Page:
When the temperatures rise, our immediate instinct is to crank the air condition up.Every time you ratchet up your cooling power, you’re also cranking up your utility bill. The average homeowner spends about $1900 on energy costs each year, according to the Consumer Energy Center. About 25 percent of that lump sum accounts for cooling costs. If you’re looking for a few ways to keep your summer finances in order, consider these money saving tips.
Utilize the ceiling fan.
If you have a ceiling fan in any room, flip it on to keep air moving through your house. Energy experts say the slightest movement in air can make drop the temperature in a room for three or four degrees.
Keep the appliances away from the vents.
If your flat screen television sits near your vents, it’s soaking up your cool air. Electronics generate heat and if they’re placed near the vents they’ll cause your air conditioner to work harder and longer.
Hang some white curtains.
In the peak afternoon hours, close your curtains. If you hang white curtains, you can reflect the heat away from the house.
Cover your central air unit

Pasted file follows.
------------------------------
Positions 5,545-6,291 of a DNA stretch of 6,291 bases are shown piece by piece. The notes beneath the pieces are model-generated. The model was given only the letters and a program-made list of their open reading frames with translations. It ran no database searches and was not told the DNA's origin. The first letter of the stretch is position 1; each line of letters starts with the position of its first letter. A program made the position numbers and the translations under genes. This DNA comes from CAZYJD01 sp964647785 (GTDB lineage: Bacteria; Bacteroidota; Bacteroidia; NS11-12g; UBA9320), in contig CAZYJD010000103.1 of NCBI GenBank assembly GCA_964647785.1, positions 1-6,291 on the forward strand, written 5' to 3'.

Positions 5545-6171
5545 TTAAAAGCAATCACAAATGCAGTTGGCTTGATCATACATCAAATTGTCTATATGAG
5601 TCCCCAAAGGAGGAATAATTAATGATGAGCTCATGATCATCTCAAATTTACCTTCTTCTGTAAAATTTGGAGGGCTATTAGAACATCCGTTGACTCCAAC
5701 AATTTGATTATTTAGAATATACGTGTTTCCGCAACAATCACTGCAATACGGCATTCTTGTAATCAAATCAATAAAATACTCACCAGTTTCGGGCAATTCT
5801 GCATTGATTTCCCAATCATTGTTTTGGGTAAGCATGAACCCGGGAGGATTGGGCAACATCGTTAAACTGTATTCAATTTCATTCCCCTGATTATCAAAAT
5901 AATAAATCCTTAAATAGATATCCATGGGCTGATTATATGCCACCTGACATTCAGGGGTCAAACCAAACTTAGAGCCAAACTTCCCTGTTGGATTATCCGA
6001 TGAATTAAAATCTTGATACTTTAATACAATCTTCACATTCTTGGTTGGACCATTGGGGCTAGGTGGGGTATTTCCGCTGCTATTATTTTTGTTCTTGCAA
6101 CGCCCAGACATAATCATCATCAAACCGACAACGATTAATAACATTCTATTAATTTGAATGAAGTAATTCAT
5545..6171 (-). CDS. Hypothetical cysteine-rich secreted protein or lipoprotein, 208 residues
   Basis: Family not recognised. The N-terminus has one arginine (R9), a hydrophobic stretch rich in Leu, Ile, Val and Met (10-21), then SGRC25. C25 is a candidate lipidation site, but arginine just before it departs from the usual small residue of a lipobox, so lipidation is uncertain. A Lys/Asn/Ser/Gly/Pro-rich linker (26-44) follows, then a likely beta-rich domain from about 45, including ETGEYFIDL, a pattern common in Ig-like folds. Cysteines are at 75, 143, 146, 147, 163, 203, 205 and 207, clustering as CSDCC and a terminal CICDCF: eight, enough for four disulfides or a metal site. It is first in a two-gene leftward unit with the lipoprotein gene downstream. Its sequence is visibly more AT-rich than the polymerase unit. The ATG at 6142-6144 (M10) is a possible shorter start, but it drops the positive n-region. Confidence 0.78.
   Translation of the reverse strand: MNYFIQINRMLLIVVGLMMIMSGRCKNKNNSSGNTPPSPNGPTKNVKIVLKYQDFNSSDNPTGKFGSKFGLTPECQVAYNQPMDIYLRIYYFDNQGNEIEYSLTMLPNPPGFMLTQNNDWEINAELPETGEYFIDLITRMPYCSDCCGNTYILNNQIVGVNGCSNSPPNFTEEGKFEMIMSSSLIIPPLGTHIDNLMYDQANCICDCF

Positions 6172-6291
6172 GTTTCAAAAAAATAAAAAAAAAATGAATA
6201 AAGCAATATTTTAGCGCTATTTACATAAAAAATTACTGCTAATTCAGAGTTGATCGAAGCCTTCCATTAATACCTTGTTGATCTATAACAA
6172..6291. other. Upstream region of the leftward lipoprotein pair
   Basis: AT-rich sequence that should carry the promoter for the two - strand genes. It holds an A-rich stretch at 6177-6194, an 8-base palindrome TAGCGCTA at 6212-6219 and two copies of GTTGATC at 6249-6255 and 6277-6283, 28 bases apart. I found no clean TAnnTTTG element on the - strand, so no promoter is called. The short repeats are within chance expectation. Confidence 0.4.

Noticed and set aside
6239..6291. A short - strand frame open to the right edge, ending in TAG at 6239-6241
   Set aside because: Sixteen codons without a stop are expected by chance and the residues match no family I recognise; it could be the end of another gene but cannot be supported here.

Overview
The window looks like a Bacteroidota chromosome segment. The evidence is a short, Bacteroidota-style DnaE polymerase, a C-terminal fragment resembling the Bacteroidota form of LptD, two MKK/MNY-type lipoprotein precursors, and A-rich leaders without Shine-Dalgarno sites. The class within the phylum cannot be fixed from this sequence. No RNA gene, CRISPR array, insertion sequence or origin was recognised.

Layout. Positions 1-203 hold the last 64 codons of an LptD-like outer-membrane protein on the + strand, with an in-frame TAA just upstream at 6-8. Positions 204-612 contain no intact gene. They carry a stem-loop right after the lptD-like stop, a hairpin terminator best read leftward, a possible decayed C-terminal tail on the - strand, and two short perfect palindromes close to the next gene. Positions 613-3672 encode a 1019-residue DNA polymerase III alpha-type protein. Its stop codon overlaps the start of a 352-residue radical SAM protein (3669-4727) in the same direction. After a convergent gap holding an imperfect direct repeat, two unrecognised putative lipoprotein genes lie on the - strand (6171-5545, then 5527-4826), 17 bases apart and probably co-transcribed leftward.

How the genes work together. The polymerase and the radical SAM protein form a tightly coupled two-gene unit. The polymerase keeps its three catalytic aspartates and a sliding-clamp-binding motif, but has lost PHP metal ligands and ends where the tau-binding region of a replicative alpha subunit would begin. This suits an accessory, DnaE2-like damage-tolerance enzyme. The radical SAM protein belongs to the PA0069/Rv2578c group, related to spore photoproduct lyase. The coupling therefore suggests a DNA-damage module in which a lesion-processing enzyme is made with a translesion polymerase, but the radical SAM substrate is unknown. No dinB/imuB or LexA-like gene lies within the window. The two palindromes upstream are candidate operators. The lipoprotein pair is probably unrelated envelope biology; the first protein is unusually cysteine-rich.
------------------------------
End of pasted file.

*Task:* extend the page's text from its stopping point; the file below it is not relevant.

Without blocking airflow, put some sort of covering over your cooling unit. It tends to work harder if the sun is beating on it. You’ll also want to replace the air filter once a year to keep the unit in tip-top shape.
Go easy on the dishwasher.
Don’t let your dishwasher steam your dishes dry. While it’s handy, it produces a lot of unnecessary heat that ends up spilling out of the dishwasher and into your cooling home. Opt for air-drying.
Keep humidity to a minimum.
Damp air tends to make a home feel warmer. You’ll want to avoid any chore that has to do with water. In other words, don’t wash clothes or shower when the sun is at its peak. Save those chores for early morning or later at night.
Grill, don’t cook.
It might seem obvious, but many people still turn the oven on at 5 o’clock to make dinner. Use the grill during the summer, or plan ahead. If you have your heart set on a casserole for dinner, make the meal in the morning and reheat it in the microwave around dinnertime.
Plant trees or vines
Trees can provide a great source of shade when planted in the right spot. While it might take a few years for the tree to grow into its full-shading potential, it’s an affordable way to keep the sun from beaming in. If you don’t want to add a tree, consider vines. Studies show vines that grow on the exterior of a home can keep the interior about ten degrees cooler.
Change light bulbs
Get rid of incandescent bulbs and replace them with florescent bulbs, which generate less heat. You’ll also want to turn off lights when they’re not in use to avoid wasting energy.
Paul Montgomery is a senior journalist and writer for homeinspectors.net, a comprehensive home inspection network. Only the best home inspectors are in their network!